The latest drought monitor notes the current state of our reservoirs here in the western U.S.:
Despite the summer showers, many Western reservoirs remained unusually low, signaling ongoing hydrological drought. At the end of July, reservoir storage stood at 82 percent of average for this time of year in Arizona. Storage ranged from roughly two-thirds to three-quarters of average in several other Western states, including Idaho, Oregon, Utah, and Wyoming.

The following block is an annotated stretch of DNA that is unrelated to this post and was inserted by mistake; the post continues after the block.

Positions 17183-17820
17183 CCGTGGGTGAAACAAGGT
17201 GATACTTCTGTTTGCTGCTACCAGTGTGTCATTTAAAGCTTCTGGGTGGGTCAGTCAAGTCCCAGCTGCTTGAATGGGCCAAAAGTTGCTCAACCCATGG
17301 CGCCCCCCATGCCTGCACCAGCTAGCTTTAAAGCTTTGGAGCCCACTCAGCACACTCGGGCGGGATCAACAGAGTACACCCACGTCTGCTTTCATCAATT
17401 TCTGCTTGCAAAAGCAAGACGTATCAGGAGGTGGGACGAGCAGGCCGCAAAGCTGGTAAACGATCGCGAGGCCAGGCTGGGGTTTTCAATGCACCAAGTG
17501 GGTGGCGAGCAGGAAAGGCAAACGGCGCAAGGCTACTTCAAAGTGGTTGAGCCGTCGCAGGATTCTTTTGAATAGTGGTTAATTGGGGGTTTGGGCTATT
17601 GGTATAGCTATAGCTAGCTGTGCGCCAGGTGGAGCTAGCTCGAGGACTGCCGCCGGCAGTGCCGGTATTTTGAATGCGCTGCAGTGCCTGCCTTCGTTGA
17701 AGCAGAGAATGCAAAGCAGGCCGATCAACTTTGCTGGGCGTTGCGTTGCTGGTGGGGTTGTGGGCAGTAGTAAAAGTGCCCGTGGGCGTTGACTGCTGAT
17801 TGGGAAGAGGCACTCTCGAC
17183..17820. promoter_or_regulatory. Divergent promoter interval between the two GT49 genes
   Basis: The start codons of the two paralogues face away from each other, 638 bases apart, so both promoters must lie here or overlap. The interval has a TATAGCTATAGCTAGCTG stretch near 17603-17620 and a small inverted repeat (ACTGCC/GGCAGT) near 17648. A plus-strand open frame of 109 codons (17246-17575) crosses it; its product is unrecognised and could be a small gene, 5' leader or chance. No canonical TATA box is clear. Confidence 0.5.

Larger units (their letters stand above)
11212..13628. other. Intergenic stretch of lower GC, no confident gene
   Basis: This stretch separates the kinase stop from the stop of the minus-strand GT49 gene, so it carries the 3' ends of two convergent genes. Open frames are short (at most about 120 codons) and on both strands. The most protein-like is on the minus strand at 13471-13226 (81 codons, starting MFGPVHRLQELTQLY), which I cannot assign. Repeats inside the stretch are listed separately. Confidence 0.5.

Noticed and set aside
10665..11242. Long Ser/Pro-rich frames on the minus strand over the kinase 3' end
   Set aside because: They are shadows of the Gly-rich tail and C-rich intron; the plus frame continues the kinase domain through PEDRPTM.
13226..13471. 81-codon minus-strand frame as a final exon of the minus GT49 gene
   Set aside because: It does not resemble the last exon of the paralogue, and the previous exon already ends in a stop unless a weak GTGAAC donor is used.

For New Mexico, the number at the end of July was 78 percent.
Tracking the supply side of this question – how much precipitation has fallen from the sky – is relatively straightforward. For the water year (meaning since Oct. 1), the key snowpack-producing areas of New Mexico are above normal. So why are our reservoirs so low? Is it lingering effects of prior years’ droughts? Go back two years. Three years. Four years. Five years. Not really much different – normal or above normal in all the key places.
This highlights the thing that’s not so easy to track: the demand side of the equation.